“Why are you so defensive about this?” she says in that shrink tone that I’ve sworn that I would never take with a patient. It’s that “I’m right, and we’re going to talk about this until you realize that I’m right” tone. So I’m going to stab that tone right in the throat.
“Because I’m a doctor and you just misdiagnosed me!” I say, frankly, throwing her smarmy tactic right back in her face. She sighs, knowing that she’s caught and that tone won’t work with me, but she’s still not willing to admit defeat so easily.
“And this is why doctors make the worst patients,” she laments.
“You’re right,” I concur, “doctors do make the worst patients, but you were wrong, Dr. Baker. When a doctor gives me a diagnosis that I don’t like, I may frown and get angry, but I won’t contradict them if the diagnosis is correct. I will begrudgingly accept ‘traumatized,’ because had we been talking about someone else, I would have said the same thing, but right now, you’re wrong.”
“Ana, you’re the patient. How can you be so sure?” she says, emphatically. She’s so positive that she’s right, and suddenly, his name comes to my head.
Flynn! His name was Flynn!
Well, she’s no Flynn, I’ll give her that. She’s just incorrect right now. We all make mistakes and I’m about to drive hers home. I reach for my purse and open it to the middle compartment. Christian calls my name, but he’s too late. I’m already holding my purse open so that the good doctor can see my Beretta.
“I know PTSD,” I say slowly and in a low voice while she observes my gun, then makes eye contact with me, maintaining an impassive gaze. “I have PTSD, but not with this.”
The room is silent for a moment as I close my purse and sit it next to me. I take a deep breath and look at her again.
“I was raped, brutally beaten, and left for dead at 15 years old. I was in a coma for three weeks, my guardians at the time couldn’t have cared less if I lived or died, and many days, I wished I had. I’ve lived with that and dealt with that for nearly 15 years. The situations have infiltrated every facet of my life, but I’ve managed to maintain a full, healthy life nonetheless and help others in the process. However, I don’t have that inbred sense of ‘everything’s gonna be alright’ that everyone else does. Anytime anything really scares me, I mean really spooks me, I reach for my guns. I’m trained by a Marine and a 6th Dan martial arts specialist the kill or maim a man in several ways and I can disable an assailant in six seconds no matter what his size, even while eight months pregnant. Just after we first met, Christian watched me nearly kill a man for attacking me from behind.”
She looks over at Christian and although I don’t look at him, I know he’s nodding or something in the affirmative.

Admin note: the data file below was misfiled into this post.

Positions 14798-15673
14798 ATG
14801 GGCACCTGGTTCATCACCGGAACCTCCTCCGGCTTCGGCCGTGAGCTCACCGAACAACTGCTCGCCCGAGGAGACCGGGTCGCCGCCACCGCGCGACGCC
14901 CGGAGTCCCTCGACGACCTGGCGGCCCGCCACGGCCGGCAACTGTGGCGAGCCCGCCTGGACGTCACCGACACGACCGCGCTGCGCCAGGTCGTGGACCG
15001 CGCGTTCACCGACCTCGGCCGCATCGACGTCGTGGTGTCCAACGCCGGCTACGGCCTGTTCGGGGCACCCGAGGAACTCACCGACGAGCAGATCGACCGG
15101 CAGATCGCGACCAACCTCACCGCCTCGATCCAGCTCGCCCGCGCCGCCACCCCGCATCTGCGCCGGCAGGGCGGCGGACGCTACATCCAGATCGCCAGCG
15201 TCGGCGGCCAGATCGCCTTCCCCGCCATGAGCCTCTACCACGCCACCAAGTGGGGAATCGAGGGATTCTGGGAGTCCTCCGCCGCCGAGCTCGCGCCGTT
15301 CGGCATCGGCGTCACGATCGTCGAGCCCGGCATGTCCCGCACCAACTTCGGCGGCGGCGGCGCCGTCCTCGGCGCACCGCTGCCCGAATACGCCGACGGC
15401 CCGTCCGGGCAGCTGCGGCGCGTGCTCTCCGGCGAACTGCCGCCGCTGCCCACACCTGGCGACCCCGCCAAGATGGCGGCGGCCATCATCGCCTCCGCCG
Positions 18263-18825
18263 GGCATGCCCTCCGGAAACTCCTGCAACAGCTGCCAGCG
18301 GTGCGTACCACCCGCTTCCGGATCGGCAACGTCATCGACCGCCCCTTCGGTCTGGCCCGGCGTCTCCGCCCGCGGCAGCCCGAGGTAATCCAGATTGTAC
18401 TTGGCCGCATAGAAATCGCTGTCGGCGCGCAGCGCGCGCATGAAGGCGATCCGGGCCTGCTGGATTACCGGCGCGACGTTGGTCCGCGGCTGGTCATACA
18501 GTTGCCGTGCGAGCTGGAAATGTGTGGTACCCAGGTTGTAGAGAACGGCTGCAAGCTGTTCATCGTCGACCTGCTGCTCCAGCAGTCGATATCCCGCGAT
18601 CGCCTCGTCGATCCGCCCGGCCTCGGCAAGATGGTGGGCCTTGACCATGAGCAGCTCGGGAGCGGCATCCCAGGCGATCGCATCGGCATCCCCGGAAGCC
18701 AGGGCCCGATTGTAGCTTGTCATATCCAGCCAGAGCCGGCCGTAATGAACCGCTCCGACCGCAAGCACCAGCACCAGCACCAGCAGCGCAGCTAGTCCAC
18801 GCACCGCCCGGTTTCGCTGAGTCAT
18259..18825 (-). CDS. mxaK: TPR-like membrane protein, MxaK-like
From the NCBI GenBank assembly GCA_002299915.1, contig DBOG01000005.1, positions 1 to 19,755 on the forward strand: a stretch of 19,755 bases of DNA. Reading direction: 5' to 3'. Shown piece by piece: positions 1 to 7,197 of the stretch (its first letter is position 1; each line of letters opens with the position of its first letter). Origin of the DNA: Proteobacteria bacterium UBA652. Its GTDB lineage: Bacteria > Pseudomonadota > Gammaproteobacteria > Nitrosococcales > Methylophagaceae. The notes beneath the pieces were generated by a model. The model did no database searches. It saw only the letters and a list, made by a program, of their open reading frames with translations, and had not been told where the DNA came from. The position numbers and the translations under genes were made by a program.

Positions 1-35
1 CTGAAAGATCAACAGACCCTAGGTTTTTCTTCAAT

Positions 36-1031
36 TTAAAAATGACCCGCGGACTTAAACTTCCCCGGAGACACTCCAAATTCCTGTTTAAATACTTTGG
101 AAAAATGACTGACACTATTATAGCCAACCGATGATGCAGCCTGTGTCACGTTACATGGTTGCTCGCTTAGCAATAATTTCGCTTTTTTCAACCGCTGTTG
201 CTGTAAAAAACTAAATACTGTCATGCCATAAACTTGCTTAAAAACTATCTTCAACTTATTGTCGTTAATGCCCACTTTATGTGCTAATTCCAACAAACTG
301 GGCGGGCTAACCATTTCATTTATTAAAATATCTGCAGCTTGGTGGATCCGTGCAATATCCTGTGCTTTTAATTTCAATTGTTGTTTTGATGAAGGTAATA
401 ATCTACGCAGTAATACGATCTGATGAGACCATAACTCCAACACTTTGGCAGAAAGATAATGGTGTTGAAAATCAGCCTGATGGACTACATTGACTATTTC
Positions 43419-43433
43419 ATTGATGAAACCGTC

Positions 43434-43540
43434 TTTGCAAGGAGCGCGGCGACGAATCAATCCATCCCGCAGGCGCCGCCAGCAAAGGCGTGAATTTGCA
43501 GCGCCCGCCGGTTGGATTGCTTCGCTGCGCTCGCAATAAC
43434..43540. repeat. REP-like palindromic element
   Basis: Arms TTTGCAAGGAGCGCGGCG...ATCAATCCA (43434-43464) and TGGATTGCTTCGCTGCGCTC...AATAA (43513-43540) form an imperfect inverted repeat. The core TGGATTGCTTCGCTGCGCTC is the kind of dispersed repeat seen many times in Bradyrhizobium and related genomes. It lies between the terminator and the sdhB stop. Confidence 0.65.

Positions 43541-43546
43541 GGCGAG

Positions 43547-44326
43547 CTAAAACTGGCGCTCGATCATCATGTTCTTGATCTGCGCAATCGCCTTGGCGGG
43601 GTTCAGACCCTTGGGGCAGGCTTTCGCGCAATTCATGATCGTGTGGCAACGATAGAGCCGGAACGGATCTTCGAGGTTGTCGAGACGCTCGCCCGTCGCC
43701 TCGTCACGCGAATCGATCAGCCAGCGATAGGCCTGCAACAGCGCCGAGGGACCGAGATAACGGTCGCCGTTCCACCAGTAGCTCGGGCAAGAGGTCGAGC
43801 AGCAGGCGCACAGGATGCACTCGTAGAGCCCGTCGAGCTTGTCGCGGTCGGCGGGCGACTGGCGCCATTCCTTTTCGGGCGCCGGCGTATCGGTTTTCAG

“I know PTSD, Dr. Baker. Unfortunately, we’re old bedmates, and this. Is not. PTSD.”
One thing I remember about Dr. Baker is that she’s not easily intimidated, not that I was trying to intimate her. She’s also not easily impressed or swayed. So this conversation that I just had with her had no effect whatsoever.
“While I understand that horrible experience you had left you suffering from a clear and obviously severe case of PTSD, this much less traumatizing situation has left you with a few symptoms of the disorder as well. While it may not be as severe a case as what you already encounter, it is still a slight form of PTSD.”
I shake my head and smile. She’s not letting down and neither am I. She’s all or nothing. She reminds me of a doctor who wants to prescribe morphine for a splinter.
“I disagree,” I tell her, “and I’m going to leave it at that, because we are two mental health professionals that have differing opinions on this issue. The difference is that I have personal experience with this condition. Do you?” I wait for her answer. She gives none. “I didn’t think so.”
“I didn’t say ‘no,’” she says impassively.
“You didn’t say ‘yes,’” I retort, just as impassively. “I expounded on my personal experience with PTSD. As a patient and as a professional, I told you why I feel it doesn’t apply to this situation. Your turn.” I clasp my hands and give her the floor. She examines me for a moment, then speaks.
“You’re right, Dr. Grey, I don’t have any personal experience with PTSD, but that doesn’t make my diagnosis any less accurate.” I shrug.
“Well, again, I disagree with your diagnosis, both as a patient and as a professional, but I’m not going to argue with you further.”
“Understood,” she says, and just like that the conversation is over.
And when I say over, I mean over.
She and Christian continue to talk about how the punishments have affected the marriage and our communication and lack thereof. While I show no hostility, I offer absolutely no participation. After about ten minutes, she acknowledges this fact.
“Nothing to say, Mrs. Grey?”
“No,” I say, matter-of-factly. Christian looks at me.
“Baby?” he says, examining my eyes. I give him a clear, guileless expression and he doesn’t know what to make of it, so he turns to Dr. Baker.
“Mrs. Grey has shut down,” she announces, kind of like it’s a shortcoming on my part, but I don’t even feel any animosity about it. He looks at me again, his brow furrowed.